"Dead Man Walking" DVD, Blu-Ray Movie Review

2/13/2011 Posted by Admin

"Dead Man Walking"

DVD, Blu-Ray Movie Review

Directed by Tim Robbins, Written by Tim Robbins and Helen Prejean (novel), 122-minutes, Rated R.

By our guest blogger, Matthew Schimkowitz

Director Tim Robbins had the noblest intentions with "Dead Man Walking," just out on Blu-ray disc, and to his credit, he does present a well-rounded look at the death penalty debate. Using an impartial religious figure as his center, Robbins paints a full picture of the argument -- it just isn't a very colorful one.

Sister Helen Prejean (Susan Sarandon) finds herself in a difficult situation when she spiritually guides death row inmate Matthew Poncelet (Sean Penn). Sentenced to death for the rape and murder of two teenagers, Matthew wins Helen's affection through his rough upbringing, which bred him into an incorrigible racist.

Seeing the value in all life and the hypocrisy of Mosaic Law, as well as the power of redemption, Sister Helen helps Matthew -- much to the disdain of the victims' families. In turn, Helen meets with the family and learns of the results of Matthew's crimes, complicating her choice to help him.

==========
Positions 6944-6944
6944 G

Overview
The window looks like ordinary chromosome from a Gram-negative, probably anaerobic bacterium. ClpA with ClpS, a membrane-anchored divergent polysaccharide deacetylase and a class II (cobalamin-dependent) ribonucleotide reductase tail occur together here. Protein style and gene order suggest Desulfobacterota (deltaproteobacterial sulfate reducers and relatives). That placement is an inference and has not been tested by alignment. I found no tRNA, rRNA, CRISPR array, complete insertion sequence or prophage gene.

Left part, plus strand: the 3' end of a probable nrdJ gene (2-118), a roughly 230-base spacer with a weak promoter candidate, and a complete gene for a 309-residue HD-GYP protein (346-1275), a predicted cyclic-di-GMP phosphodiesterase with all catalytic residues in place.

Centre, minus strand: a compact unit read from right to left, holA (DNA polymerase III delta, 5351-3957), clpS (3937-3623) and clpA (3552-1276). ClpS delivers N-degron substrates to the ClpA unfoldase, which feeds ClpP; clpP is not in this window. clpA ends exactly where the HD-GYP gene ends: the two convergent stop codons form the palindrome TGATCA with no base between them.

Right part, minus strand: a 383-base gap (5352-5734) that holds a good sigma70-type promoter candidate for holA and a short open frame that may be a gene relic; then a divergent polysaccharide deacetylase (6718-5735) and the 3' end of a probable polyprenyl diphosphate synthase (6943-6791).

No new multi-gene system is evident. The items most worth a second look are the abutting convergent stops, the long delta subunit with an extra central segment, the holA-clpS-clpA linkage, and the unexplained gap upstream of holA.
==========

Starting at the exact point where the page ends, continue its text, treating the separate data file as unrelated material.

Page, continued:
Robbins’ film objectivity plays like "In Cold Blood"-lite. Truman Capote's true crime epic presented a complete look at a dreadful crime, with a clear eye on both sides--and while retaining a neutral narrator. The author's diligence allowed the reader into the lives of the killers, the victims and those on the outside, thus making the crime unbearable to read.

"Dead Man Walking" tries something similar, but it doesn't allow us to meet the victims. We see the killer and the surviving family. However, Robbins omission of the murdered teens makes it hard to get a full picture. He shows us their murder, but he denies us the opportunity to see them truly alive. Matthew's crime never completely fleshes out and, as such, it loses some of its emotional resonance.

Penn does a remarkable job making the easy-to-hate Poncelet, a complex and sympathetic character. His interactions with Sarandon shift from hostile to comforting quickly, making their relationship understandable, even if it seems confusing at first. Robbins wants the audience to remain level headed when approaching Poncelet, so Penn creates a man out of a monster.

"Dead Man Walking" is a complicated film. It’s provocative, well acted and intelligent. Yet the hole left by the absent victims makes the film feel incomplete, with Robbins' objectivity acting as a strength and a weakness.

Grade: B+

  • Digg
  • del.icio.us
  • StumbleUpon
  • Yahoo! Buzz
  • Technorati
  • Facebook
  • TwitThis
  • MySpace
  • LinkedIn
  • Live
  • Google
  • Reddit
  • Sphinn
  • Propeller
  • Slashdot
  • Netvibes